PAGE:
- Description: Free text entry field, this field is purely for describing the Host and is not used elsewhere within Opsview Monitor.
- Host Check Command: Covered in detail in Section 6. The Host Check Command is used to determine the Host status which can be one of three statuses: 'UP' ' responding to the Host Check Command, 'DOWN' ' no response, or 'UNREACHABLE' for when the Host has a parent relationship configured, and the parent is in a DOWN state
By default, the Host Check Command is ping, therefore if ICMP traffic is blocked between the Host and the Opsview Monitor server you should change the Host Check Command to one that is allowed to traverse the network, inbound to the Host.
- Icon: The icon is used within the 'Host Groups, Hosts and Services' section with 'Monitoring' to identify the Host, along with being visible in the Host list page. Opsview Monitor ships with a series of default icons that can be chosen via the drop-down box. To upload your own icon simply use the 'Hosticon_admin' script via the command line. This script is located within /usr/local/nagios/bin/. As the 'nagios' user, run the command 'hosticon_admin add 'LOGO - Hosticon' /path/to/Hosticon.png' where 'LOGO ' Hosticon' is what you wish the icon to show as within the dropdown menu, and /path/to/Hosticon.png is where the image is you wish to convert into an icon. To delete a Host icon, run the following command as the nagios user:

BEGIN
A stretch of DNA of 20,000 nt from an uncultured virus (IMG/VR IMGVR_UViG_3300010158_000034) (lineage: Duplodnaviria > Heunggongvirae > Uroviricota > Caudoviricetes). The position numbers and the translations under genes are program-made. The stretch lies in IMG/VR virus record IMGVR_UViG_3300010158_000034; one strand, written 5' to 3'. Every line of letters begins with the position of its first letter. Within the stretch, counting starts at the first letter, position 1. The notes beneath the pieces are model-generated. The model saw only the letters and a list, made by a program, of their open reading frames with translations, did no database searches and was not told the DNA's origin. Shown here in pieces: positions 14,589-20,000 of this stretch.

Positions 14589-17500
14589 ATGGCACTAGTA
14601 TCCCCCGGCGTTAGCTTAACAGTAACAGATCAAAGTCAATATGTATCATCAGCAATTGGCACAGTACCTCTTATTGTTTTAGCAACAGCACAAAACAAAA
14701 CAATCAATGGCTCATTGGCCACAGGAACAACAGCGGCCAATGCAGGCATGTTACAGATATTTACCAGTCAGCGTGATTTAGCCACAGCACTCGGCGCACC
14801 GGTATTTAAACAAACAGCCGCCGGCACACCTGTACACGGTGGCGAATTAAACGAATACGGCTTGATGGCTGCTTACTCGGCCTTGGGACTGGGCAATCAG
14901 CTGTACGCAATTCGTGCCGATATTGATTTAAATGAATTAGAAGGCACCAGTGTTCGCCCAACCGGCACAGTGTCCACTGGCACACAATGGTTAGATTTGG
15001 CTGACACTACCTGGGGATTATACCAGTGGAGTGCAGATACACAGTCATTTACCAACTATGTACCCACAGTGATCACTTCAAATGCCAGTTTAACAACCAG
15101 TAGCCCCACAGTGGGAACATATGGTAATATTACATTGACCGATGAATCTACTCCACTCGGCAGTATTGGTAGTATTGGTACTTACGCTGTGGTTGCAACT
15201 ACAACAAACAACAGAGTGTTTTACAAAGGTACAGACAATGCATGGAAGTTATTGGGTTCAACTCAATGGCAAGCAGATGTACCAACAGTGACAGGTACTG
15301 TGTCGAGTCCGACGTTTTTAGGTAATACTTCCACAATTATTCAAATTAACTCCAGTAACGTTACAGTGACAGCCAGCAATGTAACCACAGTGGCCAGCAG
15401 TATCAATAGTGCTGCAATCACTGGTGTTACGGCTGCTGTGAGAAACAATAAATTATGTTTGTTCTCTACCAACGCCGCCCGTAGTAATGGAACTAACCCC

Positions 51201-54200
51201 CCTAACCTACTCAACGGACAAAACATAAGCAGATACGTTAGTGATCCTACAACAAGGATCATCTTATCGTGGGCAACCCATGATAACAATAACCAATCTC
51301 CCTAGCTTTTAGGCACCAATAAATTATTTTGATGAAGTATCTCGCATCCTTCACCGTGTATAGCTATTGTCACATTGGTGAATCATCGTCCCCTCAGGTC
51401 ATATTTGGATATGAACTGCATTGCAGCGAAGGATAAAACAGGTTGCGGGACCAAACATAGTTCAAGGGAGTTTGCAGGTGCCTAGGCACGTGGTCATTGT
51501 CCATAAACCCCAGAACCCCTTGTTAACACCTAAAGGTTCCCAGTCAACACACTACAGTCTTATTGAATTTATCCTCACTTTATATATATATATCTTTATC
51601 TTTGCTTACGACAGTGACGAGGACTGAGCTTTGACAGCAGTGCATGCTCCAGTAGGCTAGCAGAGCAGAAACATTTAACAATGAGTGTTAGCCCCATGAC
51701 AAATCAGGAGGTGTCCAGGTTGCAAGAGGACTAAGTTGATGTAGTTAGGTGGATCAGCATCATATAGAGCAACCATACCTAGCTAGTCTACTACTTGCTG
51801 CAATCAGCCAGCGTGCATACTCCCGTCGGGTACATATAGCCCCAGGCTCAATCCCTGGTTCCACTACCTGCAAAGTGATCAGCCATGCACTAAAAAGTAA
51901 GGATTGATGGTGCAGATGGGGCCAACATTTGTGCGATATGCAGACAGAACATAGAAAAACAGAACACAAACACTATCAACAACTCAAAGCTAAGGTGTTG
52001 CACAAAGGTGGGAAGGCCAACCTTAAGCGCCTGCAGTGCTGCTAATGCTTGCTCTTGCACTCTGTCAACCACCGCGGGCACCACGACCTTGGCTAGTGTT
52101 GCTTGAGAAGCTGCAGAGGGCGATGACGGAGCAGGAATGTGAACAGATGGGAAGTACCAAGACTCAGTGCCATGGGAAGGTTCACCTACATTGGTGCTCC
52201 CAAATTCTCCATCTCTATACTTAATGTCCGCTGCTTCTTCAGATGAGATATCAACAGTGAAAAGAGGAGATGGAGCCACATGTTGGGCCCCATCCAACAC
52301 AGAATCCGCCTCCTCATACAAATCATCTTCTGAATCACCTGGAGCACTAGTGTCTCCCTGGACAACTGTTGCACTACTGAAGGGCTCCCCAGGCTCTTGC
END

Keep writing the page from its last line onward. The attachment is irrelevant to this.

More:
hosticon_admin remove 'LOGO ' Hosticon'
To list all of the icons within Opsview Monitor run the command: